It is clear then that two positions are available to us all. Either we consider material existence the be-all and end-all; which is to say that we are born, our brains generate an entity we call mind, we mature, and we die; one shot and that’s the end of it. OR, we are aggregates of some stuff that is really only a pale shadow of a more fundamental reality—a prior and superior mind or soul that we can unite with through the proper rational, behavioral, spiritual, or contemplative practices. Those who subscribe to the first view are sometimes called ‘realists;’ those who subscribe to the second are sometimes called ‘idealists.’ Which are you?

What has given new life to such questions is the emergence, in recent years, of formerly esoteric practices, mostly from the east, coupled with interpretations of scientific developments that appear to provide real-world support for those esoteric views. Consider this quote from a recent book, The Non-Local Universe: The New Physics and Matters of the Mind, Robert Nadeau and Menos Kafatos, Oxford U Press: 1999:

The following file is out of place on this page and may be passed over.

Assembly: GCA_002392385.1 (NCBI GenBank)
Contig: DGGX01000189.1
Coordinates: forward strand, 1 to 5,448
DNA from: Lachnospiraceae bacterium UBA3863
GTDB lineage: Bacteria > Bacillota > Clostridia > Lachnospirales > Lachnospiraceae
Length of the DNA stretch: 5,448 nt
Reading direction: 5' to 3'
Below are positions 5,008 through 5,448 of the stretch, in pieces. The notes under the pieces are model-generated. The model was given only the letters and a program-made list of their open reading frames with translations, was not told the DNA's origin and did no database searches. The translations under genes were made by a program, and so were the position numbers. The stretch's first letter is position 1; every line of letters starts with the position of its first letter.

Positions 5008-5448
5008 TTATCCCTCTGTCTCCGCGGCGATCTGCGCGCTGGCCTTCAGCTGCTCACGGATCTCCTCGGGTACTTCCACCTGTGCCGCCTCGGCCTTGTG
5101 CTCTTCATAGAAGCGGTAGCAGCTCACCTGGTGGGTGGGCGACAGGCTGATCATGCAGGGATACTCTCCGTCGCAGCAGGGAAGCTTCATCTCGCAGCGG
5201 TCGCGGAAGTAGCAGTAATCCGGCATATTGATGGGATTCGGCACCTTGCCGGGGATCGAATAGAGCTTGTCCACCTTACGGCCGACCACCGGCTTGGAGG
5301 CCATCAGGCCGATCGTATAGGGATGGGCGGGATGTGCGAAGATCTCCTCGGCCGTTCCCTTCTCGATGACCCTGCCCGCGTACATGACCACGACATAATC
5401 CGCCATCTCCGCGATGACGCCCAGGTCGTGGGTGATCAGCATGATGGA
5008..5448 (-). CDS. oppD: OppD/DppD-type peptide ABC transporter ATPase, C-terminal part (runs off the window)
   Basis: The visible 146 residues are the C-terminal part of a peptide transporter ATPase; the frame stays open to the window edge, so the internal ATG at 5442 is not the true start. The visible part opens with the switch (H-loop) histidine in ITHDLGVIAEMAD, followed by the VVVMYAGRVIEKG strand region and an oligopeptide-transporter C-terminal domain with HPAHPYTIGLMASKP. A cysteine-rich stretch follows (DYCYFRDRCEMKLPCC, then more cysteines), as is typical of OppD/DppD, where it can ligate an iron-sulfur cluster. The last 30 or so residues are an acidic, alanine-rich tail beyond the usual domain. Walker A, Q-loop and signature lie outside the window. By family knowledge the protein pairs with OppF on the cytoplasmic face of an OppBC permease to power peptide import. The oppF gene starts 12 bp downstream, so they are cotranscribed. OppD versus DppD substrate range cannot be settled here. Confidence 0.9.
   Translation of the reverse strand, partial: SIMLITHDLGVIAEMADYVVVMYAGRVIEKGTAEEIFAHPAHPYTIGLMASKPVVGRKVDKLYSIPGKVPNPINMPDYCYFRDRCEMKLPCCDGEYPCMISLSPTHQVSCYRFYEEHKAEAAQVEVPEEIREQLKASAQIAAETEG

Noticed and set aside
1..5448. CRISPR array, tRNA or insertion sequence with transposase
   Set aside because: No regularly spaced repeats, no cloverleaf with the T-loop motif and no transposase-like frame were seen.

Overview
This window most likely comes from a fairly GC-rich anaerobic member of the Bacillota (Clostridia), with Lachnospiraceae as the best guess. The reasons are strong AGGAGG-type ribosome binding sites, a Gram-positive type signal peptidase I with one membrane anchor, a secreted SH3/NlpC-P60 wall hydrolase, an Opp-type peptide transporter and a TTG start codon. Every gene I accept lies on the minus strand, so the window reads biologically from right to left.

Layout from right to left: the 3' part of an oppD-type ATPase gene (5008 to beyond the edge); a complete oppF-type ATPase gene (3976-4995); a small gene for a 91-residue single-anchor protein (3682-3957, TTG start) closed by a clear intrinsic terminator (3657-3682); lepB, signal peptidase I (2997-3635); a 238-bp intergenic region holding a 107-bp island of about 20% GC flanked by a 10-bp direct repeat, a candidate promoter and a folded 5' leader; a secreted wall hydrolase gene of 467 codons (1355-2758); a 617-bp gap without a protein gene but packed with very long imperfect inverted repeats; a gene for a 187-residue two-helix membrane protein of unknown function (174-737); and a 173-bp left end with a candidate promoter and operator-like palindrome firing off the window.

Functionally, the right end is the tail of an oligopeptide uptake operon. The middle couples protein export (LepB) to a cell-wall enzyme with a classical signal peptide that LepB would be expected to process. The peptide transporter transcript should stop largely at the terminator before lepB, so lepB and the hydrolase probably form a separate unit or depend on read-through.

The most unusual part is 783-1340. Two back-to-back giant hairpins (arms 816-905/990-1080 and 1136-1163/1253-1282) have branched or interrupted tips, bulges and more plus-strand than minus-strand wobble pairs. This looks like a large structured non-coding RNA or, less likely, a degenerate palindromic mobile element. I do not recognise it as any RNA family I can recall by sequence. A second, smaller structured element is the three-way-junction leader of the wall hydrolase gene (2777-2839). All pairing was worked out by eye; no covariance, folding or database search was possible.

If the universe is a seamlessly interactive system that evolves to higher levels of complexity and if the lawful regularities of this universe are emergent properties of this system, we can assume that the cosmos is a single significant whole that evinces progressive order in complementary relation to its parts. Given that this whole exists in some sense within all parts, one can then argue that it operates in self-reflective fashion and is the ground for all emergent complexity. Since human consciousness evinces self-reflective awareness in the human brain and since this brain (like all physical phenomena) can be viewed as an emergent property of the whole, it is not unreasonable to conclude, in philosophical terms at least, that the universe is conscious. (p. 197)